Yonder is a simple game with lots of mindless crafting and grinding for resources. It is also not very polished and looks half-finished at times—like if you save and do something like launching fireworks and then quickly load the latest save you are about to see the very fireworks that you launched *after* the save and also some other things like this. The localization is terrible—I looked some other versions apart from the English one, half-hearted translation and some chunks of English texts left here and there. So why do I ‘recommend’ Yonder? There are some things that the game gets awesomely right. First, it's the world, plants, creatures, and overall visual style. Overly-cartoonish, too cute, and vivid, the game is inhabited by some of the funniest animals I have ever seen in-game. The sunset is a joy to watch, and the map is fun to explore. Second, since the worls is so cute, you actually want to help those tiny humans, and flowers, and trees, and ever-pooping groffles.  Third, it has this “one more thing” feeling in Yonder that makes games addictive in a good way. So grinding for resources feels like something meaningful as well as crafting or trading. All in all, if you want to really relax in some game, I really recommend you playing Yonder. This might be a good game before going to sleep too! Tested on me and my wife.
«Just one more turn»
As a regular kid, I was always fascinated by pirates. Unfortunately, there weren't many games about them in the early 2000's. Sea Dogs and Pirates of the Caribbean, which were actually parts of the same series, had been released by the time Pirates! came out, but both didn't live up to my expectations. Sid Meier, in his part, brought the pirate gaming experience to a whole new level. Pirates! had moderate graphics even for those times, for sure, but at the same time it offered endless freedom in an vast open world. And as each Sid Meier's game, this one tricked you into doing just one more turn, conquer just one more city, dig out just one more chest with gold. By this day, I think that Pirates! is still an unsurpassed example of sea adventure games. If you enjoy Sea of Thieves or AC IV: Black Flag, then you must have a look how great pirate games started.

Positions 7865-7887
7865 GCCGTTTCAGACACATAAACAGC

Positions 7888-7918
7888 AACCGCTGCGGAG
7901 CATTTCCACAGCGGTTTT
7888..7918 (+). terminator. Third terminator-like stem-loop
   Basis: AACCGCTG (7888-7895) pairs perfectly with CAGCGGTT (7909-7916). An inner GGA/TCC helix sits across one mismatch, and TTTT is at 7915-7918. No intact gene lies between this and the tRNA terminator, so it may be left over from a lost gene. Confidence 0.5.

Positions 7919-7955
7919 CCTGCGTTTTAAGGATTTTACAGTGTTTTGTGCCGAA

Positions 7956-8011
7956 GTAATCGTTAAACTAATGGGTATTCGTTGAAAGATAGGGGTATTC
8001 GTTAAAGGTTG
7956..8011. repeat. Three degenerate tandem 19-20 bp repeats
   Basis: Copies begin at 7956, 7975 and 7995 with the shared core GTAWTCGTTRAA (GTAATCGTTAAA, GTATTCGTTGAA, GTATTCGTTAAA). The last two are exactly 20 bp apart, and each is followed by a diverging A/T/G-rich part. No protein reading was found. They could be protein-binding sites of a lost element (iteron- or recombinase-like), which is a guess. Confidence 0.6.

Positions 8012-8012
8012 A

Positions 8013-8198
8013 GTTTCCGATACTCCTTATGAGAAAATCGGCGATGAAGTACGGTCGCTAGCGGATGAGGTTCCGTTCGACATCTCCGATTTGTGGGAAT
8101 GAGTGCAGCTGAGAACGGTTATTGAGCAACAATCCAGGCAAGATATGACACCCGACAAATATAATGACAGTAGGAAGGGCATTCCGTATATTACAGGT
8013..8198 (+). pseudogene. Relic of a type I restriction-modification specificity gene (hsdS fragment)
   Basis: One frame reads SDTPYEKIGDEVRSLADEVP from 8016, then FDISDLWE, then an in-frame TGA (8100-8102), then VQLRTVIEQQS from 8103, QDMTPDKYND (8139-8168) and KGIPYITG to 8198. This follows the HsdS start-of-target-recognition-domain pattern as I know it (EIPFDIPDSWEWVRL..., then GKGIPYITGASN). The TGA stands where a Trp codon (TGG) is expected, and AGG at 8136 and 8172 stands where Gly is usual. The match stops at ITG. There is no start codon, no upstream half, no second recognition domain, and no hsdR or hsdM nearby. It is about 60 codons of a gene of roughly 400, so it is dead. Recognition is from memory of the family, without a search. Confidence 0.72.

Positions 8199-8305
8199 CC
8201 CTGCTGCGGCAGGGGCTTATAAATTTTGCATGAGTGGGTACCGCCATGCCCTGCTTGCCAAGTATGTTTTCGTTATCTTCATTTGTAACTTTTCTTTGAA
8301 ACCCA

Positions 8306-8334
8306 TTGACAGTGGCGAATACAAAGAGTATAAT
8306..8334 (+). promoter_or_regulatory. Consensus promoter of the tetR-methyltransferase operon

«Just one more turn»
«Time-tested»
«Sit Back and Relax»
Fortnite
Recommended
I tried Battle Royale just to be in the know about what other people are going all mad about. Mind that I am not a fan of shooters, I can hardly say that I have any favorites in the genre. I've spent less than 2 hours with Fortnite, so don't take this review too seriously. If you want a general overview of what Fornite is about, you might see the video below. https://youtu.be/vZqj-Jc2GdQ First, the things I liked about Fortnite. It has a wacky cartoonish style and ridiculously goofy environment. It looks interesting and reminds me of the Worms franchise with all these strange-looking weapons and junk-filled maps. There are a bunch of interesting mechanics that were new to me. Like building shelters or entire buildings on the go and collecting resources.  Or starting a match with no firearm. There are also other small things, which, when combined, make Fortnite a fresh experience.  Then, it's a third-person shooter, and I tend to like third-person action games more because it usually means you have a different field of vision and perspective leading to small changes in tactics and the manner of playing. In fact, while I was writing this review, I learned that Epic explicitly told that it was not going to bring a first-person mode, unlike its competitors PUBG or H1Z1. All in all, I prefer third-person games, and this was a good thing for me. Finally, it is overwhelmingly popular, so I waited a match to start for a minute just once. Usually it was all very quick. Definitely a good thing, if you want to just casually play a couple of matches. As for the things I didn't like. Well, I guess they are the same for me for all online shooters, so I won't whine about lagging servers, annoying other players, etc. Also matches are too long for me (there are 100 players and the map is relatively big). But Fortnite is fun, trust me. I'll hardly play it again, but I recommend anybody to try it.